The author interviewed many people with numerous anecdotes, all of which portrayed the Queen as smart, admirably devoted and loving at all times, but there was no analysis and nary a controversial word. Elizabeth has been one of the longest reigning monarchs in British history, during a time of enormous global change. Change , for the most part where England and some Commonwealth countries have been a major players. But this book is chock full of trivial detail and fluffy anecdotes. Did I need to know, for example, that the queen gets her hair washed by leaning forward over the basin, rather than back like most people? There is nothing about Diana and Fergie that you couldn't have read in People magazine,and not more than a few pages about Maggie Thatcher, which should have been great history. It was an enjoyable tome of trivia.
Profile Image for Mousie.
35 reviews
December 11, 2011
I really, REALLY enjoyed this book! I was lucky enough to get an advanced reader copy. I found myself unable to put it down. It was a very easy read and you come away with a real sense of who the Queen is. Not an easy feat, I'm sure. You see both her public and hints of her private persona, along with her strengths and weaknesses. There is a lot to admire about her.

Smith also does a great job writing for an American audience, who might not be as knowledgable about some of the inner workings of the British system.

I can't wait to read it again!
Profile Image for Jamie.
599 reviews37 followers
July 18, 2022
EXCEPTIONALLY well done and so well put together! I absolutely loved my experience from start to finish and wanted even more! Don't know why I have been so afraid to give this one a try for so long. Think I am always intimidated of memoirs or biographies of great size, but then I always enjoy them! And this one was no different. Absolutely fascinating! Learned so very much about lovely QEII.
Profile Image for Ann.
720 reviews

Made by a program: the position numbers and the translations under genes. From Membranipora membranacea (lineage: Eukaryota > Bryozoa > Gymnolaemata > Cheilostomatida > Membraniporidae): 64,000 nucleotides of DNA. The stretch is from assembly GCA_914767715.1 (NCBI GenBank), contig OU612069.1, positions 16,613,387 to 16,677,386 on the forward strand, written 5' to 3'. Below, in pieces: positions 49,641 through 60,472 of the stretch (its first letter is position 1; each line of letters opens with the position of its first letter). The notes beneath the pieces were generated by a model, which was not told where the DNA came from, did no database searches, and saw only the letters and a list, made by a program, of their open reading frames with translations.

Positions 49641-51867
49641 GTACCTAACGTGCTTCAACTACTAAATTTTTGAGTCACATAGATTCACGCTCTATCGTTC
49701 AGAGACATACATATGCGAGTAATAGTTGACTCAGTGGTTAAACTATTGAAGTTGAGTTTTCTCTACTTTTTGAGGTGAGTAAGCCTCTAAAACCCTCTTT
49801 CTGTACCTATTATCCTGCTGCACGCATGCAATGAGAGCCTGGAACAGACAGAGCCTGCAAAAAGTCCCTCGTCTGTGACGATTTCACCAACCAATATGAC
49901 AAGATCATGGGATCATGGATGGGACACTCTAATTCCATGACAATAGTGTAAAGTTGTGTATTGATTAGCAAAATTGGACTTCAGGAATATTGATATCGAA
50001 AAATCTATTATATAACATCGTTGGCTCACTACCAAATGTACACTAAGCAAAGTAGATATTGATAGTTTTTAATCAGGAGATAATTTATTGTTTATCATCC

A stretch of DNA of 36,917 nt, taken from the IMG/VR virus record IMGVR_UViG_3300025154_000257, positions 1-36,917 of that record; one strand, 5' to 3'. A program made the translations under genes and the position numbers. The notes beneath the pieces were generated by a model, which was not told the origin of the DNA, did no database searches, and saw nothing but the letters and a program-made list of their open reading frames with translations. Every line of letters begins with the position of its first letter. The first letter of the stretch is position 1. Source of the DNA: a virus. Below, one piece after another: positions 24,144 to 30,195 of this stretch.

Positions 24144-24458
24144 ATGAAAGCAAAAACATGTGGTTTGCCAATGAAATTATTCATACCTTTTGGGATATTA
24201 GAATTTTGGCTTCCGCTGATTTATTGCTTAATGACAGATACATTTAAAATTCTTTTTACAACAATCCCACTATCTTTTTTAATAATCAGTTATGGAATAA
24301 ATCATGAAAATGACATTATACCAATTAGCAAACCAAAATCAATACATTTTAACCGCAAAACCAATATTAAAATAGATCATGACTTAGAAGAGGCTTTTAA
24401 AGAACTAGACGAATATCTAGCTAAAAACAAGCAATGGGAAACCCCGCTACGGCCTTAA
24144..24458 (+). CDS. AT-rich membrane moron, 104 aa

July 7, 2022
Part of my Platinum Jubilee reading!
Profile Image for ❀⊱RoryReads⊰❀.
581 reviews127 followers
January 27, 2022
3 Stars

The early chapters were great, but I lost interest about halfway through as it seemed to be just a rehashing of things I've read about in newspapers, magazines, or other books about the British royals. Otherwise a good over view biography.
Profile Image for Katie.
511 reviews204 followers
December 12, 2019
I started reading this because I love watching The Crown. There are actually a number of similarities between the show and the book (perhaps not surprising since it’s nonfiction afterall, but the perspectives on different events line up).

I think the most interesting part to me were the sections on Princess Diana, but for different reasons than I initially thought. Bedell Smith paints a less rosy picture of Diana than I think we typically see, but in retrospect I would say that it’s remarkably objective. She explains where the notion of “the people’s princess” came from, and also how Diana often found herself in opposition to the royal family.

This did take quite a long time to read (700+ pages!!), and unfortunately I’m reviewing it a week after reading it, but it certainly does give a comprehensive look at the Queen’s life, her interactions with foreign leaders (a number of US Presidents make an appearance), and the Queen's family. I would definitely recommend reading if you’re also a fan of The Crown.

See more of my reviews: Blog // Instagram
Profile Image for Jamie Collins.
1,418 reviews261 followers
January 2, 2012
I received a free Advance Reader's Edition of this book. I found it a very readable biography, and quite absorbing, particularly in the first half.

I've read other books about George VI and Elizabeth II, so I already knew much of the information presented about the Queen's early life. A good bit of the material about the middle part of her life was new to me, and quite interesting. Some of the later stuff felt ripped from the headlines: Diana, Fergie, William & Kate, etc.

The author doesn't hesitate to express her person opinions: for instance, it's obvious that she admires Margaret Thatcher, and that she blames the Diana fiasco largely on Diana's mental illness and general unsuitability for her position.

The book does a good job of portraying the Queen's professionalism. She didn't choose her profession, but she has done perhaps the best job that anyone could in that position.

The cover photograph is a beautiful one, but I think it's hardly recognizable as the Queen.
Profile Image for Karis North.
625 reviews10 followers
April 15, 2012
If you're looking for a balanced and even handed review of Elizabeth II's reign, this book isn't it. It was so blatantly pro-monarchy, and so blindly partisan towards the Queen that even I found it too much to bear. And how the author dealt with Diana (and all the royal brides, frankly) was awful. A large investment of time and not near enough return.
Profile Image for Любен Спасов.
232 reviews38 followers
November 17, 2022
Сали Бидъл Смит е свършила страхотна работа с написването на тази биография. Книгата се чете леко и въпреки че покрай "The Crown" историята на кралското семейство ми е доста позната и информацията в главата ми е прясна, Смит нито за момент не ме отегчи. Толкова интересно е описала всичко, че четях нещата сякаш за първи път се сблъсквам с тях.